W/O Hugh Thompson – 1968
This past week was the 47th anniversary of the My Lai massacre, which occurred on March 16, 1968.
I had been discharged from the Army the previous November after doing four years . My brother, who had been drafted for 2 years did a “tour” in the war zone.
There are so many young today to whom the Vietnam War is ancient history. Videos of young looking guys in different green uniforms, different helmets, open helicopters accompanied by ‘60s “Fortunate One” songs and Country Joe. They can relate as much as they can relate to Napoleon’s hat. They can’t.
Fully one third of the combat deaths in Vietnam were conscripts – drafted off of the streets of Flint, Michigan or Jersey City, Tucson or Oklahoma City, sent for basic training, perhaps infantry training and dropped in the jungle. The son of a butcher or a grocery store manager would have to kill or be killed by the son of a rice farmer. No one faces conscription today.
So what would you do if you saw a war crime committed with your own eyes? Right in front of you with no effort to hide it from you – as if you didn’t matter?
Warrant Officer Hugh Thompson did, that long ago day at My Lai.
On the morning of March 16, 1968, Chief Warrant Officer Hugh Thompson was flying reconnaissance over “Pinkville,” where intelligence said Viet Cong were hiding. The intelligence was wrong. My Lai was a neutral village of rice farmers, just trying to get by. While he drew no fire to indicate that the enemy was present, each pass made Thompson more aware that something was terribly wrong on the ground.
Thompson realized that U.S. soldiers were slaughtering civilians that day, shooting civilian men, women and children in a ditch. Thompson landed his helicopter, confronting Lt. William Calley and Captain Ernest Medina and was essentially told to mind his own business – they were just “following orders”.
“Thompson: What’s going on here, Lieutenant?
Calley: This is my business.
Thompson: What is this? Who are these people?
Calley: Just following orders.
Thompson: Orders? Whose orders?
Calley: Just following…
Thompson: But, these are human beings, unarmed civilians, sir.
Calley: Look Thompson, this is my show. I’m in charge here. It ain’t your concern.
Thompson: Yeah, great job.
Calley: You better get back in that chopper and mind your own business.
Thompson: You ain’t heard the last of this!”
As Thompson was speaking to Calley, Calley’s subordinate, Sergeant David Mitchell, fired into the irrigation ditch killing any civilians still moving
Thompson took off, refueled and returned to the ditch taking a small girl who was still alive out from under the dead bodies and flying her to a nearby hospital. Thompson then reported what he had seen to his company commander, Major Frederic W. Watke, using terms such as “murder” and “needless and unnecessary killings”. Thompson’s statements were confirmed by other helicopter pilots and air crew members.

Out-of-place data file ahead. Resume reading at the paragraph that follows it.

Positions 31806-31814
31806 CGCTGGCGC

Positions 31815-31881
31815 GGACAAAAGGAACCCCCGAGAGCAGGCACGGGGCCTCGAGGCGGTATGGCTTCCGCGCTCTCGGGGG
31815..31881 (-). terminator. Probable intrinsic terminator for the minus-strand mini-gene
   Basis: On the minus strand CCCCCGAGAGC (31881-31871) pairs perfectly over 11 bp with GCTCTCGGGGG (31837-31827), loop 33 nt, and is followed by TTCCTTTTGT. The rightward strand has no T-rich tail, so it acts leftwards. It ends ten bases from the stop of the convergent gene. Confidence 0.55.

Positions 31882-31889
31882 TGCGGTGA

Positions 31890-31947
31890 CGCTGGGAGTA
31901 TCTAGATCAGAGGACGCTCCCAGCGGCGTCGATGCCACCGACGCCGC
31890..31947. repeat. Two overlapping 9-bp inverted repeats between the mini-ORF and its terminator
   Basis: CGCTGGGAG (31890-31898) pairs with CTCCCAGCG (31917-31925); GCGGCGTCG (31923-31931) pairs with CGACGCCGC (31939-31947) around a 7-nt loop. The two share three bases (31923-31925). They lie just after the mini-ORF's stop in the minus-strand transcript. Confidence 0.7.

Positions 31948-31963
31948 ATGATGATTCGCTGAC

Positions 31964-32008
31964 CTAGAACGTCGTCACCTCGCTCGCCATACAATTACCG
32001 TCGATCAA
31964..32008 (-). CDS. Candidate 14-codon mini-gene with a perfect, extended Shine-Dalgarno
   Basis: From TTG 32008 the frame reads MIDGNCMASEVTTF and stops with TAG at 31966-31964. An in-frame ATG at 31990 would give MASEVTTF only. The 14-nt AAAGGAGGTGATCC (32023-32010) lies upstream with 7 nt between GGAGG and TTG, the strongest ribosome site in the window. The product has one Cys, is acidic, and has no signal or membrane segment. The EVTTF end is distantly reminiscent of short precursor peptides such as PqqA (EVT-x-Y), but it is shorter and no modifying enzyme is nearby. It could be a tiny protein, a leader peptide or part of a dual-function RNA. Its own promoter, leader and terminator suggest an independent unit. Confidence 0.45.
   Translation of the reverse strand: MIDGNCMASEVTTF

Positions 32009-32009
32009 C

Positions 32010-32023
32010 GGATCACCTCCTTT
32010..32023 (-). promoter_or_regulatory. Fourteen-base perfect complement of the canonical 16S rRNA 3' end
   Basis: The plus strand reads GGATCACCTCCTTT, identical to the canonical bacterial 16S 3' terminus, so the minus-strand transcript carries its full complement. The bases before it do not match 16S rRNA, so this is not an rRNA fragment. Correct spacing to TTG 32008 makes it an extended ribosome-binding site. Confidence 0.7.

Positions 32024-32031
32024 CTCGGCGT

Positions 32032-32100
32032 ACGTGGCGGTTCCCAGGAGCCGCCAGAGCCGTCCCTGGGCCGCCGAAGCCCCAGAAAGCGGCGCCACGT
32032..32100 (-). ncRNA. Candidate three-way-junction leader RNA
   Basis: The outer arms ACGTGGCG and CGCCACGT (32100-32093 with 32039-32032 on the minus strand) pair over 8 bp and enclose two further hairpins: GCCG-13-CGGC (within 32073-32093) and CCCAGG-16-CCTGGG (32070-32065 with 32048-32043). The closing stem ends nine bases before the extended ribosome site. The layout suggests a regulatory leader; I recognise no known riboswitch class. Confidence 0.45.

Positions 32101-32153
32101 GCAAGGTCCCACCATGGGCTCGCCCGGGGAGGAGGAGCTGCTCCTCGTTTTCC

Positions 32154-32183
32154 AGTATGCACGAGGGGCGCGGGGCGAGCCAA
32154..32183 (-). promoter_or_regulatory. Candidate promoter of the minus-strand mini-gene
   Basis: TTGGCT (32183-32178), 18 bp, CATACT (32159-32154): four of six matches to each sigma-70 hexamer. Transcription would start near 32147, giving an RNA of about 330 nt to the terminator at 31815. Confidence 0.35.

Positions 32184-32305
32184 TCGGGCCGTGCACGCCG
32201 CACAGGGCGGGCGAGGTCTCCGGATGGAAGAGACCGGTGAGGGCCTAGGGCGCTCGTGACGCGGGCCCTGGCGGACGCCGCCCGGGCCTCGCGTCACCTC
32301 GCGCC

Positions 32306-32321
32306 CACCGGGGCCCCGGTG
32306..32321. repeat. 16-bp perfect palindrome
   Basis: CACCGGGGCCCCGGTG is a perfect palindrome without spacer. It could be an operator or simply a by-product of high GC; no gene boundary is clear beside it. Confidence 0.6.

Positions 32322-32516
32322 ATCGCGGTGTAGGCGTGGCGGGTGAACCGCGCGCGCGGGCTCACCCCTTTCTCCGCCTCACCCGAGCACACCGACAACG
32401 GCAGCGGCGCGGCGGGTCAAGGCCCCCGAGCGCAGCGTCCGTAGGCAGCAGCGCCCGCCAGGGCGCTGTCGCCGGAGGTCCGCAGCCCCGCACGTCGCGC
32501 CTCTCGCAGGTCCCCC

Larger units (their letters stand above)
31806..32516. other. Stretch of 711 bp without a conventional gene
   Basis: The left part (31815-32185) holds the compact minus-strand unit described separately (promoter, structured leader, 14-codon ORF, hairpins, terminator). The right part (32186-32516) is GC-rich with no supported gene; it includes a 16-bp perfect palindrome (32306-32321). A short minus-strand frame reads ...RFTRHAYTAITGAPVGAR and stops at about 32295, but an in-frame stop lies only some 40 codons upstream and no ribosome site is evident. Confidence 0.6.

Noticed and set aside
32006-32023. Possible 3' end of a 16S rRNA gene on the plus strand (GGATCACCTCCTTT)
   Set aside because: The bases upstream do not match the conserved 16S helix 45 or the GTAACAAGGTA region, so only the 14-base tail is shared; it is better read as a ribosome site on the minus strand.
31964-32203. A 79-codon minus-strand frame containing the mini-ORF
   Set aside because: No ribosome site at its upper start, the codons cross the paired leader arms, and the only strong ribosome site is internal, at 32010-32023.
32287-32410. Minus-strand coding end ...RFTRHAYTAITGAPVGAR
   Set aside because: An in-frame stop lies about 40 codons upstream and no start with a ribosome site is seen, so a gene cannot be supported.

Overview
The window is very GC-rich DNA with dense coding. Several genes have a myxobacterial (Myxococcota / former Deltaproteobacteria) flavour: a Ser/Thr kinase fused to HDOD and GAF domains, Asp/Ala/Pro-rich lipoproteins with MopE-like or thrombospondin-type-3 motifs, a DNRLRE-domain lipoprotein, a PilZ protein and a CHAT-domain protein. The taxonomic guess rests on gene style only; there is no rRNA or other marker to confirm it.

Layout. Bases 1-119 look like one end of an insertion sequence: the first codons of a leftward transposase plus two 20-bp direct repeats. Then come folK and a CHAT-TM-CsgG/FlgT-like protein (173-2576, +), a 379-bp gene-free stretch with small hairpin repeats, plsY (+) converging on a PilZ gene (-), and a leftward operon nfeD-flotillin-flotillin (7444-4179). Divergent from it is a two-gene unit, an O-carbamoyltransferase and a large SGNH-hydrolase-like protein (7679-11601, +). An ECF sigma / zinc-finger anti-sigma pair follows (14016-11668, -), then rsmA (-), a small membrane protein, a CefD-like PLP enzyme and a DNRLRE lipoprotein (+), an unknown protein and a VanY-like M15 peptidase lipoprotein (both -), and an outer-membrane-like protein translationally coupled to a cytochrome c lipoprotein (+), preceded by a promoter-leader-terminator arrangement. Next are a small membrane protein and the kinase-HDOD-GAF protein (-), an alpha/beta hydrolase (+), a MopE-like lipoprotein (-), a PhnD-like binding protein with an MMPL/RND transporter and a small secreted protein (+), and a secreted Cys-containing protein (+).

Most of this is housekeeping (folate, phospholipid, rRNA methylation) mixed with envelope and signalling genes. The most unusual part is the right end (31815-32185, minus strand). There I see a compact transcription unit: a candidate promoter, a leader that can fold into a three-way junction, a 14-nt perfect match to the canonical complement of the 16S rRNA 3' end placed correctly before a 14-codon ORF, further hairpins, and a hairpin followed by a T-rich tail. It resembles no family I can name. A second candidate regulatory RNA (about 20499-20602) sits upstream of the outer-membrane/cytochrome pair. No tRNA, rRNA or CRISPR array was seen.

There was murder right in front of them.
“Then we saw a young girl about twenty years old lying on the grass. We could see that she was unarmed and wounded in the chest. We marked her with smoke because we saw a squad not too far away. The smoke was green, meaning it’s safe to approach. Red would have meant the opposite. We were hovering six feet off the ground not more than twenty feet away when Captain Medina came over, kicked her, stepped back, and finished her off. He did it right in front of us. When we saw Medina do that, it clicked. It was our guys doing the killing.”
Thompson and his crew, in disbelief and shock, returned to their helicopter and began searching for civilians they could save. They spotted a group of women, children, and old men in the northeast corner of the village fleeing from advancing soldiers from the 2nd Platoon, Company C. Immediately realizing that the soldiers intended to murder the Vietnamese civilians, Thompson landed his helicopter between the advancing ground unit and the villagers. He turned to his two crew members, Lawrence Colburn and Glenn Andreotta and told them shoot the men in the 2nd Platoon if they attempted to kill any of the fleeing civilians. While Colburn and Andreotta focused their guns on the 2nd Platoon, Thompson located as many civilians as he could, persuaded them to follow him to safer location, and ensured their evacuation with the help of two UH-1 Huey pilots with whom he was friends.